In Kazakhstan, journalist released from prison
In mid-July, a Kazakh court converted the 18-month prison sentence of a journalist to a suspended term and ordered her to be released from prison immediately.
Guzyal Baydalinova, editor of the independent news website Nakanune, was convicted in May of deliberately distributing false information. The conviction was in connection with reports published in Nakanune about Kazkommertsbank, Kazakhstan’s largest bank. A few days before the journalist was arrested in December, police searched her apartment and that of a colleague, as well as the Nakanune newsroom, and confiscated reporting equipment and financial records.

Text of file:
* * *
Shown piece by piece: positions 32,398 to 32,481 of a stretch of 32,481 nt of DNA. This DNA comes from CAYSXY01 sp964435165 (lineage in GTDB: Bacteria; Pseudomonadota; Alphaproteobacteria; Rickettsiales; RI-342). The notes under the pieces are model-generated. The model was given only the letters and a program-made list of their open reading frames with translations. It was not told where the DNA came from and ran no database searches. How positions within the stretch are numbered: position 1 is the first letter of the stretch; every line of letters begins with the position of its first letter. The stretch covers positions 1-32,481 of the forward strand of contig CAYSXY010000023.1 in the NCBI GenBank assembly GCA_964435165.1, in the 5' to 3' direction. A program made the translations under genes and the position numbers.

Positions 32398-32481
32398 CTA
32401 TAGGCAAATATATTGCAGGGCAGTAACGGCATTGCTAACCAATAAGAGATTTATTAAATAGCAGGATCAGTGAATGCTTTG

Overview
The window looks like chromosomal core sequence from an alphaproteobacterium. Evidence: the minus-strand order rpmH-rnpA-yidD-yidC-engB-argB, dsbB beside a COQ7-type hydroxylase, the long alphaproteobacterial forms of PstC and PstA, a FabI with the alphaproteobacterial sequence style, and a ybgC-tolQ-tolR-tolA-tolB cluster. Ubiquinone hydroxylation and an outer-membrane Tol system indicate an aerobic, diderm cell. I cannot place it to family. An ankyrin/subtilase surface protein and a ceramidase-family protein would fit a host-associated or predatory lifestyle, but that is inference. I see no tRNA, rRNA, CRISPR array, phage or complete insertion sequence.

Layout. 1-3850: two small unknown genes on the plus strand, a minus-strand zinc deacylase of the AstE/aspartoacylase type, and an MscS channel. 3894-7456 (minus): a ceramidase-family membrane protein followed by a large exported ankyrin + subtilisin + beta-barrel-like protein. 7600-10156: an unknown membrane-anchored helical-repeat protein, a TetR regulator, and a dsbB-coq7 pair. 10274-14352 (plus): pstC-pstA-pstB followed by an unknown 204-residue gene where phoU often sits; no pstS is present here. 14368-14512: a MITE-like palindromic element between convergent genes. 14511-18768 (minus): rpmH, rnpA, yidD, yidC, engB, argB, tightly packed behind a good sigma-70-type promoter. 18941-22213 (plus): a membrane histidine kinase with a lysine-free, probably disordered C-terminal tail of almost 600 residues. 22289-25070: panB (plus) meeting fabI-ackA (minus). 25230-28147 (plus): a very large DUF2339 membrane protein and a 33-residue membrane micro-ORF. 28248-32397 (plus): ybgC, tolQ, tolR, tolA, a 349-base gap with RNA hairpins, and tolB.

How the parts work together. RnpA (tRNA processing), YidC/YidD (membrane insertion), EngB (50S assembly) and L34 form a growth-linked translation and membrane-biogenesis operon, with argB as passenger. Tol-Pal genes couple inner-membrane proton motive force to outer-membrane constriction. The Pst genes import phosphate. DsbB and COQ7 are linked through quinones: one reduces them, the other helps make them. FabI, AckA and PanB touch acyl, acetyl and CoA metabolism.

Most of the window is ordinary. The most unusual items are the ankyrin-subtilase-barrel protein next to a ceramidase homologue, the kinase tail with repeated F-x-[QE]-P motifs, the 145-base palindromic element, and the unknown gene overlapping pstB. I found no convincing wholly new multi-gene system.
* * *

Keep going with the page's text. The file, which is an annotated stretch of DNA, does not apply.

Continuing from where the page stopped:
Kazkommertsbank suffered financial losses in 2015, and has been struggling due to bad loans and because of a weak exchange rate for the local currency, according to Reuters. The bank says it has no liquidity problems, Reuters reported.
Baydalinova heads one of a handful of publications in Kazakhstan that are still critical of the policies of President Nursultan Nazarbayev and his government. Nakanune was founded by Baydalinova and journalists from the independent news websites Respublika and the Assandi Times, which were were banned by Kazakh authorities in 2012 and 2014 respectively, for being “extremist,” according to news reports.